Cardboard Boxes Help Babies and Families in Finland
Most new parents gain an enormous amount of newborn gifts when they bring their little one home, it’s almost as if you’re about to open your very own shop.
In the wide assortment you collect you have everything from changing mats to feeding bottles to toys and clothes, however most parents wouldn’t be given a cardboard box. I doubt that Kim Kardashian asked friends and family for this at her baby shower.
Surprisingly this is what the government of Finland have been giving new parents for the last 75 years.
Far from being your everyday box it is loaded with essentials such as bathing products and diapers as well as a small mattress that fits snugly in the box.
It’s as if it was made for it. Joking aside this ingenious ‘starter kit’ leads many parents to actually use the box as their child’s first bed.
Heidi Liesivesi, who works at Kela the Social Insurance Institution of Finland had this to say about the maternity boxes:
“Not only was it offered to all mothers-to-be but new legislation meant in order to get the grant, or maternity box, they had to visit a doctor or municipal pre-natal clinic before their fourth month of pregnancy,”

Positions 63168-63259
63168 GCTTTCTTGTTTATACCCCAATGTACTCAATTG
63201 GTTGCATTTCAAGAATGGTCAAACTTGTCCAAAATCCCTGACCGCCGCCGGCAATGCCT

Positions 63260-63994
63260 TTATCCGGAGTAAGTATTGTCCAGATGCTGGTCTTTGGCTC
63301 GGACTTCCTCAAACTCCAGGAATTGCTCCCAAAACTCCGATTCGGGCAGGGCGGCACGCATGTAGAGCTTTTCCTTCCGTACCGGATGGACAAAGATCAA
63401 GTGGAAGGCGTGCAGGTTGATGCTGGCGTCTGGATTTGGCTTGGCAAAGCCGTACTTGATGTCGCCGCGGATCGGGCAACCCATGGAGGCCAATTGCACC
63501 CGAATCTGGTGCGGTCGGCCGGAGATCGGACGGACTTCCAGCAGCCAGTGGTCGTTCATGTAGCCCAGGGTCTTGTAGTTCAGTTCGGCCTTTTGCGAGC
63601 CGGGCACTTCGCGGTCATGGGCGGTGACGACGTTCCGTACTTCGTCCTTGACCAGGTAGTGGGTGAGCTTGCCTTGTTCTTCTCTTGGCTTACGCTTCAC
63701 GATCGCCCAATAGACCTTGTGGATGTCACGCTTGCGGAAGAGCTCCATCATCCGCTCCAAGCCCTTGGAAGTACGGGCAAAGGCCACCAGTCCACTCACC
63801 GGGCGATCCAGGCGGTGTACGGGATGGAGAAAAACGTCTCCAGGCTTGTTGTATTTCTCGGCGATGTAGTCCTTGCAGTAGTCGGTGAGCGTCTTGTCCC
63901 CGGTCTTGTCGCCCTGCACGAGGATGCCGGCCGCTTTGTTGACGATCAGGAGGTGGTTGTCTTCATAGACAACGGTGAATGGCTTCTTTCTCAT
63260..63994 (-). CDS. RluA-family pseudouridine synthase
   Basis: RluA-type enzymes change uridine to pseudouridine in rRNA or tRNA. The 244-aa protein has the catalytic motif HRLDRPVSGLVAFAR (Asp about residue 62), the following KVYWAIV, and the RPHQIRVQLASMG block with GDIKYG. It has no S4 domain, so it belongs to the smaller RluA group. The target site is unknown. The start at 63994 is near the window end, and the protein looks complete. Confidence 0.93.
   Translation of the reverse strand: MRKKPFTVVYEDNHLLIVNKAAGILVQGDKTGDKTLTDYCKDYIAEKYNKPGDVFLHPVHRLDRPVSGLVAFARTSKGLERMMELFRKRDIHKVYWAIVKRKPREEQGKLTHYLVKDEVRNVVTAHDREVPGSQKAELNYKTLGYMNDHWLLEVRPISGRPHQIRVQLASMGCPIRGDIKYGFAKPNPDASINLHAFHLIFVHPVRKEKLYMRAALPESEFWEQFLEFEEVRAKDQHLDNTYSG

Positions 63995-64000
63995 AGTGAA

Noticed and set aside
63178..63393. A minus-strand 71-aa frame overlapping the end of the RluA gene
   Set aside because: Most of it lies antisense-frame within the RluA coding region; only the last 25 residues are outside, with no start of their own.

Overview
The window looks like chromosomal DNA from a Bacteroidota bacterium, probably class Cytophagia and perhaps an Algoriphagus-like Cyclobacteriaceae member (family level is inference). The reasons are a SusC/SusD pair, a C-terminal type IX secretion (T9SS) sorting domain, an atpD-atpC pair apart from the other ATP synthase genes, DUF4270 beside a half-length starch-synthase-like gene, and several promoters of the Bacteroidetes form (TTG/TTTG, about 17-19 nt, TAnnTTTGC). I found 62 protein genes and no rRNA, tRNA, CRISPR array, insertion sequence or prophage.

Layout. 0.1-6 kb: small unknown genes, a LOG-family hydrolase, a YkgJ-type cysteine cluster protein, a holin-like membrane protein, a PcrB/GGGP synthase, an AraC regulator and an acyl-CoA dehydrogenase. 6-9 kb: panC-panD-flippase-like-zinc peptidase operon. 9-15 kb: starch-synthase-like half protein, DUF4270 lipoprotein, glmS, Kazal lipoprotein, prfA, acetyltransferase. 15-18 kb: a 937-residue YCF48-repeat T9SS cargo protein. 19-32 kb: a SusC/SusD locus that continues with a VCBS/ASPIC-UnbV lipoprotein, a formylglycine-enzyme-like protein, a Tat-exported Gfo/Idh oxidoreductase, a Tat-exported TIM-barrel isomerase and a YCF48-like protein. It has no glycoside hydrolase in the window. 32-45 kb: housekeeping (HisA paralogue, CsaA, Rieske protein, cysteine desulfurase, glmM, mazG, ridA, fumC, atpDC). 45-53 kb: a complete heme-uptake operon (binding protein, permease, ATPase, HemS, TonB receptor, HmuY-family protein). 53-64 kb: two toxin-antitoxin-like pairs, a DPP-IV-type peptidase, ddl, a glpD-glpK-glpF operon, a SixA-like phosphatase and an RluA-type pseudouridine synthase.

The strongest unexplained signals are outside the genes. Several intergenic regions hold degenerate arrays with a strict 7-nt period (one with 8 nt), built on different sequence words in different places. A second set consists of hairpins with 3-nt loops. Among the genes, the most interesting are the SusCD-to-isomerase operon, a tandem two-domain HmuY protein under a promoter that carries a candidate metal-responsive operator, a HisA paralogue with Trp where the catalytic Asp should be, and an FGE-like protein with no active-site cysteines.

Originally the scheme was only available for low income families in the late 1930s, however that soon changed in 1949 when the government made the scheme for all families.
Since then there’s been no exclusions or limitations placed on qualifying for the cardboard boxes, you just need to be a mom in her first four months of pregnancy.
This means that babies for every social background have spent their first months sleeping in a box; never before have the social classes unified in how they take care of their young.
However, should a mom feel that the cardboard box isn’t necessary they can opt for a cash grant to help with adjusting to the new family addition.
Funnily enough though, over 95% of Finland moms choose the cardboard box of essentials/baby bed. Considering sucking on your child’s pacifier can reduce the likelihood of allergies maybe parents should test out the cardboard boxes too.
[Image via Shutterstock]